Artificial intelligence (AI) has brought a new level of transparency to the legal profession. Using machine learning and natural language processing, legal analytics platforms like Trellis Research, Ravel Law, and Premonition have remapped the ways in which attorneys conduct legal research. These three companies have curated their own archives of state trial court records, compiling and synthesizing data from multiple counties and multiple states in ways that allow attorneys to collect information about the judges assigned to their cases.
Ten years ago, there was no simple way for an attorney to illustrate the patterns and the tendencies of their assigned judge. Things are different now. With AI-backed legal analytics, attorneys can interact with charts, graphs, and other easy-to-grasp visualizations in order to understand how their judge has previously handled the cases assigned to his or her dockets. An attorney can know—in a single glance—with whom a judge tends to side in different types of motions and matters. They can also know how long those decisions typically take. Here’s just a sampling of use cases.
It all starts with a judge dashboard. This is the place where attorneys can study an assigned judge’s caseload, with charts indicating the number of cases they have active as well as the average duration and the type of practice area of those cases. These figures, culled from thousands of data points from court dockets, enable attorneys to get a sense for how fast cases move through a particular judge’s court. In the Los Angeles County Superior Court, the average case length is 463 days. Knowing where a judge sits in relation to this average, as well as the number of cases (s)he has on deck, can help litigators anticipate the likely pace of their case.
That’s just the beginning. Judicial analytics can also provide information about grant rates for different types of motions. The AI that guides these analytics platforms use a judge’s past rulings to model how (s)he is likely to respond to motions filed by plaintiffs and defendants in the future. We can quickly see, for example, that the Hon. Kevin C. Brazile of the Los Angeles County Superior Court favors plaintiffs in labor and employment disputes and defendants in property disputes, granting 43 percent of demurrers for the former and 85 percent for the latter. This is crucial information to have when formulating settlement strategies. As one attorney from Locke Lord explained, “[i]t also helps me predict, based on prior rulings, how the judge may rule on the motion. The information gives me a sense of who has leverage during settlement negotiations.”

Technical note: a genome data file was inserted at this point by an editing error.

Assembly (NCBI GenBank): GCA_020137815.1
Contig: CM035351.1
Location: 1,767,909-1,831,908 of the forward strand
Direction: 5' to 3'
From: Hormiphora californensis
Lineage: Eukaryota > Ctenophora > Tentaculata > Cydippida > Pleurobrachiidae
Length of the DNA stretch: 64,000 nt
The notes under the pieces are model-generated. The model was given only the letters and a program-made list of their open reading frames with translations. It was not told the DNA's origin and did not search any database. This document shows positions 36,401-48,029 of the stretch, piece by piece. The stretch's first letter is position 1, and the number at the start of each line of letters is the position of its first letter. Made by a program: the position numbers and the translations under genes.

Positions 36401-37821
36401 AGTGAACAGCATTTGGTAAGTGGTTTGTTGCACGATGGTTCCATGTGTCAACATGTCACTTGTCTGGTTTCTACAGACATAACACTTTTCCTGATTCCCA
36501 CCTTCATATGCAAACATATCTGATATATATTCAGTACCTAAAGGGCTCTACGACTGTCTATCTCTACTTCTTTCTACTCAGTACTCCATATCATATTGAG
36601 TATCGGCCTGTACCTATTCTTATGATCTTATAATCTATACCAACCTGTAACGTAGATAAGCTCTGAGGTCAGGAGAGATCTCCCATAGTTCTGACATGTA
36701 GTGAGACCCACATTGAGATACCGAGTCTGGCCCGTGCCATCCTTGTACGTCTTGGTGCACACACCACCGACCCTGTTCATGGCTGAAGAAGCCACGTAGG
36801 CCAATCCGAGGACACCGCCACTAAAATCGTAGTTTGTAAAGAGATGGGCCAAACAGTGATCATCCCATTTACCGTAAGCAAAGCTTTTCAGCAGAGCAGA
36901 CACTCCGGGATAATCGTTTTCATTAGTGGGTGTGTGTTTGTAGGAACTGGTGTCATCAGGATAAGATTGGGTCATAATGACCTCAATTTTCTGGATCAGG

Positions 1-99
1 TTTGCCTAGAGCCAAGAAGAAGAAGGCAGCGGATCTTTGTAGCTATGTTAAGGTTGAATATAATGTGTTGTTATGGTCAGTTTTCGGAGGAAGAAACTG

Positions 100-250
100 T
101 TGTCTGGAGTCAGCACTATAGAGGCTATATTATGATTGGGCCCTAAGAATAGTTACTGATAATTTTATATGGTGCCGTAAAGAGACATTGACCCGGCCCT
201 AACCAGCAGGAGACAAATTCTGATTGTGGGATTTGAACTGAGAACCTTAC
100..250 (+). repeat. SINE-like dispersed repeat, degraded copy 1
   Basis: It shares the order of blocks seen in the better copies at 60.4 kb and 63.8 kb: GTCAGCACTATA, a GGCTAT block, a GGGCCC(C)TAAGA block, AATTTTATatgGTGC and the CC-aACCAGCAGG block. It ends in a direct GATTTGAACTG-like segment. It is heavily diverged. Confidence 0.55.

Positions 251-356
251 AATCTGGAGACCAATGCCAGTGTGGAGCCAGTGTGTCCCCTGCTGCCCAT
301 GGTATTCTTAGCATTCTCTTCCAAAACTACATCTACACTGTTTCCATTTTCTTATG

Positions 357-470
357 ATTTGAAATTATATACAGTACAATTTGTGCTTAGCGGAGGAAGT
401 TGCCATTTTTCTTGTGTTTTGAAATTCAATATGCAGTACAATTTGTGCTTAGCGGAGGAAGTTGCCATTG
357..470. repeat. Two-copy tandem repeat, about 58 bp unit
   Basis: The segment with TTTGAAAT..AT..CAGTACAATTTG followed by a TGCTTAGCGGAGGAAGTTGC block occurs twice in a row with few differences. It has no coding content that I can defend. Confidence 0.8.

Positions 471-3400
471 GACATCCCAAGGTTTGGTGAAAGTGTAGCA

Judicial analytics can also offer information about case outcomes broken down by practice area. This is particularly helpful at the start of litigation, when an attorney is tasked with deciding which court will be best for their client’s specific claim; an attorney can quickly get a sense for how local judges have handled similar cases in the past. Returning to Judge Brazile, we learn that he has dismissed 233 (out of 290) of the wrongful termination cases assigned to him. He has, in contrast, presided over far fewer unlawful detainers, dismissing 36 (out of 53). This data can be used to assess a judge’s experience with different issues. If the judge presides over a specific type of issue often, an attorney can spend less time discussing the particulars of the law and move straight towards the facts of the case.
And, finally, attorneys can perform milestone analyses. It takes only a second to learn that, on average, Judge Brazile cycles through property cases 43 days faster than his peers on the bench. This information is critical when it comes to the logistical side of litigation, helping litigators provide accurate timelines and budgets for their clients.
The insights from judicial analytics feel endless. However, reaching these insights requires attorneys to adopt a paradigm shift. They must combine new kinds of information in new ways, juxtaposing the data gleaned from state trial court records with the controlling authorities found in statutes and tentative rulings. Much of this territory is still uncharted. What will you do with it?
Nicole Clark is a business litigation and labor and employment attorney who has handled litigation in both state and federal courts. She’s worked at a variety of law firms ranging from mid-size litigation boutiques to large firms, and is licensed to practice law in three states. Additionally, Nicole is the CEO and co-founder of Trellis Research, a legal analytics platform that uses AI and machine learning to provide litigators with strategic legal intelligence and judicial analytics. Nicole has an intuitive understanding of technology and is deeply committed to helping lawyers leverage technology to gain a competitive advantage and achieve a more favorable outcome for their clients.
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